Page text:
Well instead of erasing my down-mouth’ing above.
What does work for problem systems diag’ing once you can no longer know good parts swap out?
Thermal shocking. In the summer, Cool-Cold shock with the AC at Max. Winter: Heat-Hot after overnight outside sitting with the heater/defroster on Max. Use a wall plug-in hair drier/paint stripper. (we used to use cans of R-12 refrigerant to cold shock “fast and clean”, a NO-NO now . . . shhhh . . . still works with R134a).
Tap/rap/thump shock the modual and adjacent areas. Really. Was an early Ford Dura-Spark modual in-field checking recommendation along with the Freon thermal shocking.
If you can make a state in function change - IT IS AN INTERMITTENT BAD, confirmed.
You break, melt something you were too aggressive testing.
System working: wiring harness twisting, pulling; plug wiggling/pulling testing. Again any change in functioning and you’ve focused in on the problem area.
In fact GaryG, Ford had such problems with broken motor mounts in the front wheel drive Taurus’s stressing and internal work-breaking chassis to engine harness wires that they programmed in a special wire harness wiggle test mode into their vehicle computers. I’ve use this test mode in Fords up through 1995 to find problems. These could run running cylinder power balance tests too. I do not know if these are applicable to yours.
Last using a very strong halogen pinpoint light and a magnifying loop: unplug and look in very carefully at all of the relevant circuits harness end plugs. Especially at the power and ground supply terminals within these multi-pin connectors. Look at the plastic plug surrounds for signs of over-heating/melting/discoloring.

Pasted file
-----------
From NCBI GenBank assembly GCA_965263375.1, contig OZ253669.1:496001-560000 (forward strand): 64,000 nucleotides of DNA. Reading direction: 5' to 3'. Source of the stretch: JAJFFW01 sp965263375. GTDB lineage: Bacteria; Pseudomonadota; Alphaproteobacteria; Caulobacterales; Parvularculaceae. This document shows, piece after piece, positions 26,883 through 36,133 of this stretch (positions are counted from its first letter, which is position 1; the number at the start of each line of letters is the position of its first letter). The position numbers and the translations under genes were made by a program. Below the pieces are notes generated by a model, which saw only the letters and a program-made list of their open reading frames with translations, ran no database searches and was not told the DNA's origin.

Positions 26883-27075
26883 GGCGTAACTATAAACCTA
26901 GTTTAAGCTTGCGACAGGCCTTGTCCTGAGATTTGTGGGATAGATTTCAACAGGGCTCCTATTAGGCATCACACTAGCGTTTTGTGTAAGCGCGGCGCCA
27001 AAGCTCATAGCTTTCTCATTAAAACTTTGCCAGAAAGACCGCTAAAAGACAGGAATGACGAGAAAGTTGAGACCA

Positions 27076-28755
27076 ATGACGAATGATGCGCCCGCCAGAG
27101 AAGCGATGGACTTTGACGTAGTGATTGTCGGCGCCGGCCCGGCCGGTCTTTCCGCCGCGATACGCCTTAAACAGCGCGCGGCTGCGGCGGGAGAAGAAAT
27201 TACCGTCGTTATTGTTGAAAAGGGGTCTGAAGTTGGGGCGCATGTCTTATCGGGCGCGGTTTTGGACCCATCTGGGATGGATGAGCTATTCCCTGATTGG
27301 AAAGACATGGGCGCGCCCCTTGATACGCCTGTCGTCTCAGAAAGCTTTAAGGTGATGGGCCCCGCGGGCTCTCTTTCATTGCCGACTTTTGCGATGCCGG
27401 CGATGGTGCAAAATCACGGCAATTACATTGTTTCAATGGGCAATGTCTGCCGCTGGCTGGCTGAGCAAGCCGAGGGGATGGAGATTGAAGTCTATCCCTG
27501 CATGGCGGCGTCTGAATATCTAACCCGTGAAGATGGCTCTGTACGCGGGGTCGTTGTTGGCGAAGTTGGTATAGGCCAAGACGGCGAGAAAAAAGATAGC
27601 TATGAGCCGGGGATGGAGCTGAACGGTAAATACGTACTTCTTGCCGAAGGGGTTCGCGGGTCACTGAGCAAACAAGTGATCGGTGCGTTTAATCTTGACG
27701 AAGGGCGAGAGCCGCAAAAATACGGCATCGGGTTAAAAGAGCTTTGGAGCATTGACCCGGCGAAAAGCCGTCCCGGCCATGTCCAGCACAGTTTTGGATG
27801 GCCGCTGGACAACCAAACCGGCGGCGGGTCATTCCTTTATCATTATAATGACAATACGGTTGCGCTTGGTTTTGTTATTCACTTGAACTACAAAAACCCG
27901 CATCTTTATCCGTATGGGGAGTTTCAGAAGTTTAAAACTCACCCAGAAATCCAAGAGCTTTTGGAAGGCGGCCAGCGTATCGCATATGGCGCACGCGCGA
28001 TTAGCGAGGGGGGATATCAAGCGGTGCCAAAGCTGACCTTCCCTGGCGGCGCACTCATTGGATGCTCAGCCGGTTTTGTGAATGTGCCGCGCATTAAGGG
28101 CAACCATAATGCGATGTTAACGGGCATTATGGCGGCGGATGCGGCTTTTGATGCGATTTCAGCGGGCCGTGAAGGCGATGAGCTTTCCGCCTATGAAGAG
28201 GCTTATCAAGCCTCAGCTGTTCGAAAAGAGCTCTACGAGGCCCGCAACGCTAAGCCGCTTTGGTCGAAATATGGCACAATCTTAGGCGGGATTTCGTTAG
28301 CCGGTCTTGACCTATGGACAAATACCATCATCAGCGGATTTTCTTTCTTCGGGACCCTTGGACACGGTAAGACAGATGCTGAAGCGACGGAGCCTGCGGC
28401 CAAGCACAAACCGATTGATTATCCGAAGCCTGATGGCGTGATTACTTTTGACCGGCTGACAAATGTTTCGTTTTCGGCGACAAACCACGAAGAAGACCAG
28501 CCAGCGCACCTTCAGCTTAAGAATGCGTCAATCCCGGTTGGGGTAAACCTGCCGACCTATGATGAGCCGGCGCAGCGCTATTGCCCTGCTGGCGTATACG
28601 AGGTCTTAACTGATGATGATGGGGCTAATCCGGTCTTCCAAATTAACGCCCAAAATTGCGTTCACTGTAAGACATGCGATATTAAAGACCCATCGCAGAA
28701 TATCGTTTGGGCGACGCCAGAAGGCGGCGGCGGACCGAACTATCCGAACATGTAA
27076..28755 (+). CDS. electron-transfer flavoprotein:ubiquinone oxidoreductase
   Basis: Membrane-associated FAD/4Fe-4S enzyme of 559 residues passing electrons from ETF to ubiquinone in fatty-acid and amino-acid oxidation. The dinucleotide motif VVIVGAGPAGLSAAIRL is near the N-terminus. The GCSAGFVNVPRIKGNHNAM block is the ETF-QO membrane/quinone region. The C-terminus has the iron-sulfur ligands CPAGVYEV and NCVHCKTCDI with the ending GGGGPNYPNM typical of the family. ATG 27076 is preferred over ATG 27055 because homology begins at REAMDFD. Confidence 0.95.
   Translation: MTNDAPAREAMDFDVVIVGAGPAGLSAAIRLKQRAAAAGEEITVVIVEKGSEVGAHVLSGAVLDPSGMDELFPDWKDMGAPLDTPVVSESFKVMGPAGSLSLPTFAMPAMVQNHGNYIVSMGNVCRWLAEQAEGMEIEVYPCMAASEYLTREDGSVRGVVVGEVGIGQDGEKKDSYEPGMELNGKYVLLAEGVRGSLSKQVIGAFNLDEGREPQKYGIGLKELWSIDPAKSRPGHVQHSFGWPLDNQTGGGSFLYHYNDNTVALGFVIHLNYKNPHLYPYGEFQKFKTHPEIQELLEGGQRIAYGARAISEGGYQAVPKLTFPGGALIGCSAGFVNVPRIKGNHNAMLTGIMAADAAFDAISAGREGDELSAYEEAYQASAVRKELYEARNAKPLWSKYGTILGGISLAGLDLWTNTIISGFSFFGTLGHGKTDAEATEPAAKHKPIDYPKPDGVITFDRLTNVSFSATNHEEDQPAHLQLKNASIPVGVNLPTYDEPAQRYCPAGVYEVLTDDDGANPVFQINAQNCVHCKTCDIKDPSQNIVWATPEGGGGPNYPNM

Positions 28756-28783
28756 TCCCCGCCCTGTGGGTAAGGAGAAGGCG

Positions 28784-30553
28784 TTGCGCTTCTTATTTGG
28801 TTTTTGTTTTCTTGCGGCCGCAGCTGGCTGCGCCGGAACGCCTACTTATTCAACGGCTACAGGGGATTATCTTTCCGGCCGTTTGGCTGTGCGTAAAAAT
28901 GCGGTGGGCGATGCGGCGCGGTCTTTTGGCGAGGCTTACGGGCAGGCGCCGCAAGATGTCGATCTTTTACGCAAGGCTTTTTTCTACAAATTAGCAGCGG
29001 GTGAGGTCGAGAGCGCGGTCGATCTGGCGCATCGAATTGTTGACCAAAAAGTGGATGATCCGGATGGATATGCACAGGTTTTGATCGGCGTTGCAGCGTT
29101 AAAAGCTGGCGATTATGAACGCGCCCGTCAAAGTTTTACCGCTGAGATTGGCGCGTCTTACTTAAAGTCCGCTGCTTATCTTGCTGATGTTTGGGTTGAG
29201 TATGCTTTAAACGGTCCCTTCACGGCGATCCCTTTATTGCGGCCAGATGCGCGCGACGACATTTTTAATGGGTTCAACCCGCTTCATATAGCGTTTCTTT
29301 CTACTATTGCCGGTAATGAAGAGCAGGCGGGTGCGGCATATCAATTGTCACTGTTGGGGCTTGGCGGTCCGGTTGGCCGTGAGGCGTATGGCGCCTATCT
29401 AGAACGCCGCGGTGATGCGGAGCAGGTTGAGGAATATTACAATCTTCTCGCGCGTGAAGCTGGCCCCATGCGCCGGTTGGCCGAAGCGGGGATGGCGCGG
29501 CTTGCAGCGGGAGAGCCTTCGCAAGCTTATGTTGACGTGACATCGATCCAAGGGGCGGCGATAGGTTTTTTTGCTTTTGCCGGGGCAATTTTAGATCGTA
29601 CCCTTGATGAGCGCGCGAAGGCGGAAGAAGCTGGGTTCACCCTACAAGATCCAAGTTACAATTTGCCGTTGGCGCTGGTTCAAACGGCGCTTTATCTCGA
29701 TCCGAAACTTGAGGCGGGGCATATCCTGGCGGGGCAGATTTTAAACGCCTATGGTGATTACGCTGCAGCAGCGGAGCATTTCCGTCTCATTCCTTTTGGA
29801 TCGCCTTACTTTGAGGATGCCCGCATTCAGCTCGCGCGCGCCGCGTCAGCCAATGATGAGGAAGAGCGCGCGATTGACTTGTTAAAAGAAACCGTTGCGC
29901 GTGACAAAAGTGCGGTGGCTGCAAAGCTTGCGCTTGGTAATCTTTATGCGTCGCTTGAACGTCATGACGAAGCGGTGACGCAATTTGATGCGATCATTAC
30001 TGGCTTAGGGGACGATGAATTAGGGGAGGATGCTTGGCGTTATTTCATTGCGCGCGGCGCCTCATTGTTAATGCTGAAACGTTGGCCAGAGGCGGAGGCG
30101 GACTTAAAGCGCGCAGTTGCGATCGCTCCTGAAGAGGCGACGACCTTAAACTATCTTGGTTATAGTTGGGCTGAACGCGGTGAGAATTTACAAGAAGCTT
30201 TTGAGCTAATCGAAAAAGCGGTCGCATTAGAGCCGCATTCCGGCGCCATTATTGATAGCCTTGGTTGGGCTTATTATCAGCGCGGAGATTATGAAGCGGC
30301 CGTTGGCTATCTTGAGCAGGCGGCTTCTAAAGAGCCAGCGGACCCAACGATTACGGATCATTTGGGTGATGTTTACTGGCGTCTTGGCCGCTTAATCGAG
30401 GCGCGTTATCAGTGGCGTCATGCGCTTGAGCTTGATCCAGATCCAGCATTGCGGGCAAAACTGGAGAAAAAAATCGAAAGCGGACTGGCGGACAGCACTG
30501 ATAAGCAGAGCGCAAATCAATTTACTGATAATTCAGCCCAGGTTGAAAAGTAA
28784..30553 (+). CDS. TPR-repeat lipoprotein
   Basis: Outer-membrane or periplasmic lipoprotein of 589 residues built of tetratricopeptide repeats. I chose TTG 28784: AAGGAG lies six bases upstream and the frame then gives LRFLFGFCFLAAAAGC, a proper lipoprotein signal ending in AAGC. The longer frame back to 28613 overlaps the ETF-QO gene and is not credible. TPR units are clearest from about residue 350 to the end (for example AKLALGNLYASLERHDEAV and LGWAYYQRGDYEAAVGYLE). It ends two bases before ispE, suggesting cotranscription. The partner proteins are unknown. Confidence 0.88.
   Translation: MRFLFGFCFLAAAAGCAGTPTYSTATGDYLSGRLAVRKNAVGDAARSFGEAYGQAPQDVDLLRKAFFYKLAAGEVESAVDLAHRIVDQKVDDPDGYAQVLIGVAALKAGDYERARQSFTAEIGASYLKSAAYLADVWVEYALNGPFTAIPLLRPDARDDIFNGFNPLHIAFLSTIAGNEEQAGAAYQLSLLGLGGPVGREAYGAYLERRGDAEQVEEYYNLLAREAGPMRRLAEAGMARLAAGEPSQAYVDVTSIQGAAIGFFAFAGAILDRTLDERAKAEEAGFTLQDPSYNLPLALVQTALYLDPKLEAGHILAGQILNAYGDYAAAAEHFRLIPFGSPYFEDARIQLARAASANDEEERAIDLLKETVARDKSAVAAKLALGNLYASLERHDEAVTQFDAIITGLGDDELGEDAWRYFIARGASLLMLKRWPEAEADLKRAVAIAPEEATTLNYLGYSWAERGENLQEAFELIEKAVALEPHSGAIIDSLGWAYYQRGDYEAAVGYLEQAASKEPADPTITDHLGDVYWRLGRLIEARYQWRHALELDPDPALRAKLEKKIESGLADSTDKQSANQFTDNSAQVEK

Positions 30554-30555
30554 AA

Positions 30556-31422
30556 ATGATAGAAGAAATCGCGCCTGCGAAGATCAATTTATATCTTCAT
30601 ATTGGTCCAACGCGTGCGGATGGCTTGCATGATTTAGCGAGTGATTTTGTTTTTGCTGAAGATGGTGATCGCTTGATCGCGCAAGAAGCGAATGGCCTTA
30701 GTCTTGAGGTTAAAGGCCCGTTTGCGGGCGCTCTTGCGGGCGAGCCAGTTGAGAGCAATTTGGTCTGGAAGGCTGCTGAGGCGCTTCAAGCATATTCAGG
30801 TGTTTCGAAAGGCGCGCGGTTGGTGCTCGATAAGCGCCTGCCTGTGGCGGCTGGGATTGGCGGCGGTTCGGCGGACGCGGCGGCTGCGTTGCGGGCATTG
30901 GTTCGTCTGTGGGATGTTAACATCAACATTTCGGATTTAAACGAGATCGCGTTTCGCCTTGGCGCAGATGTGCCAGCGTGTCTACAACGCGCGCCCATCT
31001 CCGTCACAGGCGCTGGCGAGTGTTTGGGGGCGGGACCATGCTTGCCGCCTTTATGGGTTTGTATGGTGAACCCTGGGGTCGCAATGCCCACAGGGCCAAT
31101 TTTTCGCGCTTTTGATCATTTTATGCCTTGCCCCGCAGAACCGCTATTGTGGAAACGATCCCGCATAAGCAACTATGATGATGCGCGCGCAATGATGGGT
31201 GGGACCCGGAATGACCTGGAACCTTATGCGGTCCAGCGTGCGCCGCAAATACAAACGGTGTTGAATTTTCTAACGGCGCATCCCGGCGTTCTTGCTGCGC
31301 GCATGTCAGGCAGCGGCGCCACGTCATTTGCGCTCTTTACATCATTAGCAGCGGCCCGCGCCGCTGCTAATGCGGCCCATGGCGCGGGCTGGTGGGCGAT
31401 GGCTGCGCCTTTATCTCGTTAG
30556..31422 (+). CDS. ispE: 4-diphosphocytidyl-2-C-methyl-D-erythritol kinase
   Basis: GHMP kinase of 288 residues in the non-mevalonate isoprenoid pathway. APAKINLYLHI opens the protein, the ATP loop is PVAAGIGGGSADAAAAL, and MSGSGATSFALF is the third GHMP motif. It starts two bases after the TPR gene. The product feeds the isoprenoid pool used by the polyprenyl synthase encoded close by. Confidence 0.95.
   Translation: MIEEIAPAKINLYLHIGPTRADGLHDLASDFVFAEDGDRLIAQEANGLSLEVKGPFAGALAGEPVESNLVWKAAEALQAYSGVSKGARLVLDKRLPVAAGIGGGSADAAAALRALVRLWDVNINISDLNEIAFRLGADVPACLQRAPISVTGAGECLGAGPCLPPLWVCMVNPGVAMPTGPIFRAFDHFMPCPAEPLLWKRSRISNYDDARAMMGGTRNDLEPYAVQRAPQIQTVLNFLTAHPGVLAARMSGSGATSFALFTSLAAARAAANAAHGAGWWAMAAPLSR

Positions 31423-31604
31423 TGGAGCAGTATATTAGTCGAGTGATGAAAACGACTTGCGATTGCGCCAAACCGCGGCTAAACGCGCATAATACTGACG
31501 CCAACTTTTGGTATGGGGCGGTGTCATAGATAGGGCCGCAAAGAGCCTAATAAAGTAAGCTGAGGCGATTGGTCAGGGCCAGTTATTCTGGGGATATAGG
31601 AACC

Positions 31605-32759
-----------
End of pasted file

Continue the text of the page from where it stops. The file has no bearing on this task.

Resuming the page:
At the PCM/ECU in particular since all of these terminals are the same size the clever engineering trick is to have multiple terminals as positive power in, and multiple terminal as grounding out to get enough paralleled circuit wattage capacity. Lose one branch and the others will cascade overload, over heat. Then make in-use intermittent connections.
Yeah. Chrysler/Dodge 4th gen minivans at their cooling fan controller harness end plugs!
Chrysler/Dodge 4th and 5th gen minivans at their “wave soldered” instrument clusters, + and - solder connections!
Jeeps rough road shake loosening their back of instrument cluster harness plugs!
Honda and Toyota’s with the coil in cap ignitions engine heat hardening then engine vibration breaking down the to ignition engine harness!
80’s early 90’s full sized GM car rwd’s with an inner center of dash harness to harness connector that seemed to always use load overheat and die killing half the dash power!
I’ve hard way experienced all of these. And more. No manufacture is innocent.
So get frustrated . . . thump on it! At least be testing, and make you feel better.
On your own stuff, you’ve already bought it anyhow. It is yours to break, On The Road To Better.